It has previously been proposed that sex is selected for in organisms living in antagonistic biotic environments. Here, the contrasting case of mutualistic biotic environments is considered. In these environments, it is argued that there should be selection against sex and an accompanying low rate of genetic change. This proposition is tested on mutualistic symbioses with substantial histories of co-evolution in which one partner, the inhabitant, lives partly or wholly inside the other, the exhabitant. This asymmetry between the partners means that inhabitants should exhibit a reduction in sex in comparison to related free-living taxa and a lower rate of genetic change than exhabitants.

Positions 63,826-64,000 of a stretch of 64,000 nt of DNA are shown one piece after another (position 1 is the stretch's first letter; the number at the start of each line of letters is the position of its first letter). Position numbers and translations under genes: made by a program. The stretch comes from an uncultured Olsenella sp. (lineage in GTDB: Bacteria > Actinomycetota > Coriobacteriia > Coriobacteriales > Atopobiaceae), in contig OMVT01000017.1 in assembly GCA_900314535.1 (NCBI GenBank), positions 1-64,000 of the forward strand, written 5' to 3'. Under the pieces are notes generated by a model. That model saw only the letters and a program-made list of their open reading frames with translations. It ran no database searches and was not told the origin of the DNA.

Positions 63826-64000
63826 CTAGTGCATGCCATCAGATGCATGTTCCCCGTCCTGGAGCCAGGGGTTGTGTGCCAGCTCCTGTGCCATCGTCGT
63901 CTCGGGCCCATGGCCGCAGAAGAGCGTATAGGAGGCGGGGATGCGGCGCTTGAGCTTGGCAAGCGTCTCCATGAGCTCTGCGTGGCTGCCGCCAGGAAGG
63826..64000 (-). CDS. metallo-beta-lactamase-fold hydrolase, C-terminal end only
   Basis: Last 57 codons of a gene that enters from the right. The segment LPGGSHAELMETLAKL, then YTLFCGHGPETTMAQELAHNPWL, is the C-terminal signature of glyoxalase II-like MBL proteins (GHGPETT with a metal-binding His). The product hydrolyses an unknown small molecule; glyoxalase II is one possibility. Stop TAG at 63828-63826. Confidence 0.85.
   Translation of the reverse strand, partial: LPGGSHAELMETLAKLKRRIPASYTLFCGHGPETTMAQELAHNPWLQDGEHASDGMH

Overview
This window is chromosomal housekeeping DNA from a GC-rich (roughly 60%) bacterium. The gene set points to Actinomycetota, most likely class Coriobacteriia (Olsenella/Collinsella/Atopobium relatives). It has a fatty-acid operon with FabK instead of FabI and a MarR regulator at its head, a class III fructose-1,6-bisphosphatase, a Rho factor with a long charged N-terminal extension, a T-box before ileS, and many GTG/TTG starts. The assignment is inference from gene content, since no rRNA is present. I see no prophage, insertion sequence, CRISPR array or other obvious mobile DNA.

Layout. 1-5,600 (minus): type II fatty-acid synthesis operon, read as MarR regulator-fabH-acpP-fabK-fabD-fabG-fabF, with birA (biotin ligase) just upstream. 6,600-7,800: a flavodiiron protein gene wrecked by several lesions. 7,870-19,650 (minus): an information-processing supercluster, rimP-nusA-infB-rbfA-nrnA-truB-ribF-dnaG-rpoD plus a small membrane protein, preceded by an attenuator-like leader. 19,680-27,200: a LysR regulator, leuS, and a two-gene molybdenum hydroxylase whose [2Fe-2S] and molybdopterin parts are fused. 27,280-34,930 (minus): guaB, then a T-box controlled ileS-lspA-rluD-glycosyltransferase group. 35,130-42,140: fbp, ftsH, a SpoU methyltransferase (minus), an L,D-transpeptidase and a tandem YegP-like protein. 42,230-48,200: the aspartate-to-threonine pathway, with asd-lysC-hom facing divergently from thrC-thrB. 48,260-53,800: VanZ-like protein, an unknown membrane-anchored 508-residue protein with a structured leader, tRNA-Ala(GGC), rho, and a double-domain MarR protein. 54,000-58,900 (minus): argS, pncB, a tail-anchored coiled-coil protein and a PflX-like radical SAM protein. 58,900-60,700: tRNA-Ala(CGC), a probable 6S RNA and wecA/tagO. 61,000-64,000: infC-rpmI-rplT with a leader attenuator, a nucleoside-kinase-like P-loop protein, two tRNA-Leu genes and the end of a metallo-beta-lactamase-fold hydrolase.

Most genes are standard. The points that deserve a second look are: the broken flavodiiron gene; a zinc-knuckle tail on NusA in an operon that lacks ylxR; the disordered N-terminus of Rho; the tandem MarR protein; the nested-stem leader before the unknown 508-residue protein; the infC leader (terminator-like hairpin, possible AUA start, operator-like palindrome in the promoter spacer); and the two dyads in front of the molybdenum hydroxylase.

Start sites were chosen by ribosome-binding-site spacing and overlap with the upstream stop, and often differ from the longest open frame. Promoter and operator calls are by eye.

The patterns that emerge from an analysis of 10 kinds of mutualistic symbiosis strongly support these predictions. Where adequate information is available, sex is usually reduced in inhabitants in comparison to related free-living taxa, although it remains widespread in exhabitants. Inhabitants are also represented by a much smaller taxonomic diversity than exhabitants. Various alternative reasons for these patterns are considered but it is concluded that they are best explained by the mutualistic environment in which the inhabitants live.